A central line is a narrow tube inserted by a doctor into a large vein of a patient's neck or chest to give important medical treatment. When not put in correctly or kept clean, central lines can become an easy way for germs to enter the body and cause serious infections in the blood. These infections are called Central Line-Associated Bloodstream Infections (CLABSIs), and they can be deadly. CLABSIs are mostly preventable when healthcare providers use infection control steps recommended by the Centers for Disease Control and Prevention (CDC).

Catheter-Associated Urinary Tract Infections (CAUTI)

A catheter is a drainage tube that is inserted by a doctor into a patient’s urinary bladder through the urethra and is left in place to collect urine while a patient is immobile or incontinent. When not put in correctly or kept clean, or if left in place for long periods of time, catheters can become an easy way for germs to enter the body and cause serious infections in the urinary tract. These infections are called Catheter-Associated Urinary Tract Infections (CAUTIs), and they can cause additional illness or be deadly. CAUTIs are mostly preventable when healthcare providers use infection control steps recommended by the Centers for Disease Control and Prevention (CDC).

Clostridium difficile Infections (C. diff.)

Clostridium difficile (C. diff.) is a type of bacteria that causes inflammation of the colon. C. diff. infection can cause severe diarrhea, fever, appetite loss, nausea, and abdominal pain. Symptoms from C. diff. infections often take a few days to develop. Patients are tested for C. diff. infections if they show signs of illness while in the hospital. This measure compares the number of stool specimens that tested positive for C. diff. toxin four or more days after the patient entered the hospital to a national benchmark.

Methicillin-resistant Staphylococcus aureus (MRSA)

Methicillin-resistant Staphylococcus aureus (MRSA) is a type of bacteria that is resistant to certain antibiotics. MRSA infections in the bloodstream can be acquired in hospital settings, and may cause severe or life-threatening symptoms. Symptoms from MRSA infections often take a few days to develop. Patients are tested for MRSA bloodstream infections if they show signs of illness while in the hospital. This measure compares the number of MRSA-positive blood specimens collected four or more days after the patient entered the hospital to a national benchmark.

Surgical Site Infections from colon surgery (SSI: Colon)

A surgical operative procedure is one that is performed on a patient in an operating room where a surgeon makes at least one incision through the skin or mucous membrane to give important medical treatment. When not conducted in a sterile environment and following sterile procedures, a surgical site can become an easy way for germs to enter the body and cause serious infections in a patient, which can affect the skin, tissues under the skin, organs, or implanted material. These infections are called Surgical Site Infections (SSIs), and they can be deadly. SSIs are mostly preventable when healthcare providers use infection control steps recommended by the Centers for Disease Control and Prevention (CDC).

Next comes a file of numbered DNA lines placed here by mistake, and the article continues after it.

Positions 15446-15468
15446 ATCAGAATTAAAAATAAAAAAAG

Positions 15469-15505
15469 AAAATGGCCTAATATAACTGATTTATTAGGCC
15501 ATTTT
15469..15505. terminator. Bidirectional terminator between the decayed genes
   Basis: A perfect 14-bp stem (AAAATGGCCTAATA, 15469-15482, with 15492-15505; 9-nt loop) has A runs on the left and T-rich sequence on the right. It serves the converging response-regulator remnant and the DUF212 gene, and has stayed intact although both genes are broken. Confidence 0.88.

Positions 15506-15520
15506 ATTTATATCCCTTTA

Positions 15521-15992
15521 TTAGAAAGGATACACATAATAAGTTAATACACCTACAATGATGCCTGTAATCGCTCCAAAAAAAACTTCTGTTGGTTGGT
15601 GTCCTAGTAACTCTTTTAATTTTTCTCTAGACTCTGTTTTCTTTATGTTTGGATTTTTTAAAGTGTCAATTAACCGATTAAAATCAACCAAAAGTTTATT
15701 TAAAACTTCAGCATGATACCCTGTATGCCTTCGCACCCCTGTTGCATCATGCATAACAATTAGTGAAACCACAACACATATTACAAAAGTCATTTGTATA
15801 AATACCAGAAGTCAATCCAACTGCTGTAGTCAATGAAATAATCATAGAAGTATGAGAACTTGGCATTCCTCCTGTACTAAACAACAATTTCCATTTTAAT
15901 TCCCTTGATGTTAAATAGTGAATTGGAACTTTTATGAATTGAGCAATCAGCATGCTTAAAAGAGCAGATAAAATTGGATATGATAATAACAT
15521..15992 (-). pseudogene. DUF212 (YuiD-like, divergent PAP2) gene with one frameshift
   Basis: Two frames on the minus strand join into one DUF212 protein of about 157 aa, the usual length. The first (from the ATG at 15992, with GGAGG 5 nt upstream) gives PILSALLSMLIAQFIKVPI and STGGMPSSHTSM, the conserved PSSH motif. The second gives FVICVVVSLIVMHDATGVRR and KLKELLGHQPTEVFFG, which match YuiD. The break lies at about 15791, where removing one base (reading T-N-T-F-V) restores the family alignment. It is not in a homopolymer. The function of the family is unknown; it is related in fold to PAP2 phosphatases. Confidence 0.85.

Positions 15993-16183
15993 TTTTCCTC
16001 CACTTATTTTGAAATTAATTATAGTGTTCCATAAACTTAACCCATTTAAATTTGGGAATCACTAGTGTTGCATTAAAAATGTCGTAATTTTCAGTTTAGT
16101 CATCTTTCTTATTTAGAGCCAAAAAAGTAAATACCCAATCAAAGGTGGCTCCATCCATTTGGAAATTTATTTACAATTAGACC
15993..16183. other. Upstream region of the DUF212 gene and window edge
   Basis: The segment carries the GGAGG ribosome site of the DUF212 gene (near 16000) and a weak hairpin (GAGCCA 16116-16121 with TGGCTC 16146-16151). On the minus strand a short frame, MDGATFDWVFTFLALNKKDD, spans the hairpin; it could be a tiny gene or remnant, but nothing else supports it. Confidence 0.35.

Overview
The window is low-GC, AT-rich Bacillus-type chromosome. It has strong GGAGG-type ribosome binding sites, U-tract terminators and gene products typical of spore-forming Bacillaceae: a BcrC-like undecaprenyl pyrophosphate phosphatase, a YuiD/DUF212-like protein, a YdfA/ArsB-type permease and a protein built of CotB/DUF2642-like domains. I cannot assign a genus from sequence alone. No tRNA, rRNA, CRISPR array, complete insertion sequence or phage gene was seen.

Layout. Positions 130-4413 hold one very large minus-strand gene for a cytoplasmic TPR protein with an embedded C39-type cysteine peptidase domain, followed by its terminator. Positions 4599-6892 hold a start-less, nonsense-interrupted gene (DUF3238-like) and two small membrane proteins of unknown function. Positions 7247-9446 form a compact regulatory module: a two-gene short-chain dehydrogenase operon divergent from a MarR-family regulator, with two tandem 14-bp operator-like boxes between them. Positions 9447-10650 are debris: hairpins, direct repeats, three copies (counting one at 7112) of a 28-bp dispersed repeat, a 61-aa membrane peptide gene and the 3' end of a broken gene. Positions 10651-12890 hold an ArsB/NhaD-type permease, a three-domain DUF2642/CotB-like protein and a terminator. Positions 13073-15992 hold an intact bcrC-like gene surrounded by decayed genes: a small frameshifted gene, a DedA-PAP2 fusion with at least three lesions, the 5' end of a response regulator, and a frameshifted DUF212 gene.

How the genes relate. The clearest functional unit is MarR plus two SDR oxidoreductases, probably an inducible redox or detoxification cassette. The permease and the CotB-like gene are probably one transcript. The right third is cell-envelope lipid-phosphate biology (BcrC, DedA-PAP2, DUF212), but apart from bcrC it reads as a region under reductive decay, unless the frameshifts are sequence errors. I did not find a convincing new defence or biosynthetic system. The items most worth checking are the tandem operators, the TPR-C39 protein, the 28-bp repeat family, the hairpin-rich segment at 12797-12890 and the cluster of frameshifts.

Surgical Site Infections from abdominal hysterectomy (SSI: Hysterectomy)

A surgical operative procedure is one that is performed on a patient in an operating room where a surgeon makes at least one incision through the skin or mucous membrane to give important medical treatment. When not conducted in a sterile environment and following sterile procedures, a surgical site can become an easy way for germs to enter the body and cause serious infections in a patient, which can affect the skin, tissues under the skin, organs, or implanted material. These infections are called Surgical Site Infections (SSIs), and they can be deadly. SSIs are mostly preventable when healthcare providers use infection control steps recommended by the Centers for Disease Control and Prevention (CDC).


Risk Adjustment

In simpler terms, risk adjustment is a method to take a complex set of data and put it into terms where you can compare apples to apples.

Are the comparisons between facilities appropriate? What is risk adjustment?

Because of their expertise, some hospitals treat more high-risk patients, and some patients arrive at hospitals sicker than others and often sicker patients are transferred to specialty hospitals. That makes comparing hospitals for patients with the same condition but different health status difficult. To compensate for this fact, the data is risk adjusted to reflect the score the facility would have had if it had provided services to the average mix of sick, complicated patients utilizing 3M All Patient Refined-Diagnosis Related Groups (APR-DRGs). Ambulatory surgery is adjusted utilizing 3M Enhanced Ambulatory Patient Groups (EAPGs).